We are working in 12 Arab countries with 9 national networks (with an extended membership of 250 CSOs from different backgrounds) and 23 NGO members.
Our World is Not for Sale (OWINFS)
Final Statement on MC11, December 13, 2017
For further information and further comments from civil society experts, please see www.ourworldisnotforsale.net.
As 80 civil society representatives from over 30 countries here with the global Our World Is Not for Sale (OWINFS) network, we are deeply disappointed that WTO members once again missed a crucial opportunity to address fundamental problems in the global trading system, and at the same time relieved that the push by giant technology corporations for an agenda to expand WTO rules over the future digital economy failed to garner support by a majority of members.
Despite a mandate to find a permanent solution for public stockholding MC11, members failed to remove WTO constraints on countries’ ability to feed their hungry populations and improve farmers’ livelihoods; on a workable Special Safeguard Mechanism (SSM); and on disciplining subsidies that distort trade and damage farmers’ livelihoods around the world. Likewise, they made no progress on the key issue of addressing WTO constraints to development, having completely ignored the G90 development proposals. Fortunately, given that there was no Ministerial Declaration, previous affirmations of the development agenda still stand. It is unfortunate that members were not able to agree to discipline fish subsidies, but given that some members opposed preserving development policy space in fisheries, it is better that members continue consultations in Geneva.
At the same time, we welcome that the majority of members saw clear that it is far too premature for the WTO to begin negotiations on the digital economy, and simply reaffirmed the existing working program for discussions on e-commerce. Likewise, the majority of countries agreed that countries’ sovereign right to regulate in the public interest should not be further limited by the WTO, and that “domestic regulation” disciplines are not necessary, and thus no new rules on “domestic regulation” were agreed. Likewise, most members realize that new negotiations on investment facilitation are unwarranted, and decided against a new mandate on this issue.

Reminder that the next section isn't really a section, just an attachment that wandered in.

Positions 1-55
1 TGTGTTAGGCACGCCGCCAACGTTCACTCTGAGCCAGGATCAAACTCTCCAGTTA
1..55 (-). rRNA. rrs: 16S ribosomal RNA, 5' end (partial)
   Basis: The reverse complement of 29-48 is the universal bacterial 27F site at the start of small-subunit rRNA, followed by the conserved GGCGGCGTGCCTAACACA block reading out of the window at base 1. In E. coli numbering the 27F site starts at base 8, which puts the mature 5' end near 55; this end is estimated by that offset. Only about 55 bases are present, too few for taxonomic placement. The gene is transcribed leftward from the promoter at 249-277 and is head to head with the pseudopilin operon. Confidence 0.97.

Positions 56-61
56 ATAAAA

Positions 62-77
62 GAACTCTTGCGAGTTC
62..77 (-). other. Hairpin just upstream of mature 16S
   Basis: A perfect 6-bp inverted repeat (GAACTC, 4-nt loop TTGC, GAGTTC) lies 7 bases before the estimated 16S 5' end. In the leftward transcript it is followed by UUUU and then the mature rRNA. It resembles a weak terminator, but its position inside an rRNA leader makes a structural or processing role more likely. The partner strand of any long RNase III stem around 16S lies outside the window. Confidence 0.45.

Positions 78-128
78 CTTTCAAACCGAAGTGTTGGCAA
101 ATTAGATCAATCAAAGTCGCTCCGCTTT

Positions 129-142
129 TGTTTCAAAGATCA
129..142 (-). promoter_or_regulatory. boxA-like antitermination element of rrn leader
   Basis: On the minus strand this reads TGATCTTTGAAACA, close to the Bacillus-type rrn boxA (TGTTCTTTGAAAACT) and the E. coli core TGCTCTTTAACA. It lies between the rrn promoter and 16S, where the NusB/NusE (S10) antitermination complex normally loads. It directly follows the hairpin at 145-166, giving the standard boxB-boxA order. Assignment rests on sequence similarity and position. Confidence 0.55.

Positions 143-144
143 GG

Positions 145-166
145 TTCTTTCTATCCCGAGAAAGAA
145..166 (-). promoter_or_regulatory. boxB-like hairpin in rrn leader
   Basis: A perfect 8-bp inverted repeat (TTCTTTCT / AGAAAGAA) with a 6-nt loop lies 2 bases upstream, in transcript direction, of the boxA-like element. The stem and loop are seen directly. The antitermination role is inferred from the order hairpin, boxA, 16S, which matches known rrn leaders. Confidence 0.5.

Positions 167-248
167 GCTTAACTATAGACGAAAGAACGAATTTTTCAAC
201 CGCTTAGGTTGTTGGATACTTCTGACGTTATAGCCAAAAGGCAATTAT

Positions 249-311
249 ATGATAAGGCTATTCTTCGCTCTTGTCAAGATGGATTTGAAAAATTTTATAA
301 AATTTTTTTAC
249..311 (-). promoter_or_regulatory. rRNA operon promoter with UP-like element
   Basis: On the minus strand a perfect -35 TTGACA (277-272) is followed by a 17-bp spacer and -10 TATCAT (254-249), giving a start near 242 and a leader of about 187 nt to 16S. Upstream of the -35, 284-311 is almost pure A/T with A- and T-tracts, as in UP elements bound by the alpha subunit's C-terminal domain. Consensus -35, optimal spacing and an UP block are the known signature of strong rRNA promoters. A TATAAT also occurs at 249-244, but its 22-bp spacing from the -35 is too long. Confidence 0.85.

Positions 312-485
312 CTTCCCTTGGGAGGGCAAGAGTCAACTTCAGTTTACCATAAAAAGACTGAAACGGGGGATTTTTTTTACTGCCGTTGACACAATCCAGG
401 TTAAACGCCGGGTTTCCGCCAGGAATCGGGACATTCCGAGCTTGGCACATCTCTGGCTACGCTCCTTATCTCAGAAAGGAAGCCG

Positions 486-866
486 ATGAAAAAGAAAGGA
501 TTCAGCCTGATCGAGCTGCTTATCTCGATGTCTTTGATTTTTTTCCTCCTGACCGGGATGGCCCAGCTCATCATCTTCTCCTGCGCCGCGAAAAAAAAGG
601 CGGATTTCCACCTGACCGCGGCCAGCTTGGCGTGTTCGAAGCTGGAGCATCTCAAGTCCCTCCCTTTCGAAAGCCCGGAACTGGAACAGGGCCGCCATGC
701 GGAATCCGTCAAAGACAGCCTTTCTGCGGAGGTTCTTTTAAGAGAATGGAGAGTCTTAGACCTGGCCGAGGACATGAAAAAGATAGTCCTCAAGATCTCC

Other issues like micro- and small- and medium-sized enterprises (MSMEs) and “gender and trade” are Trojan Horses for sneaking in “new issues” like e-commerce, and represent the wrong agenda of further benefits for corporations at the expense of jobs and development. A declaration against the appropriation of gender to further liberalization was signed by over 164 groups in 24 hours this week. Likewise, myriad MSME associations raised objections to the e-commerce agenda and against the so-called “MSME work programme” that is against their interests.
Despite many of our representatives from civil society having been unjustly, and without due process, banned from participating, those of us who were allowed in have raised our voices about the negative impacts of existing WTO policies on workers, farmers, the environment, development, and the public interest, calling for fundamental transformations to the existing trade system. We believe in a democratic, transparent, and sustainable multilateral trading system, and do not want to see the WTO depart even further from that ideal, and will continue our call on governments not to expand the failed model of the WTO to new issues.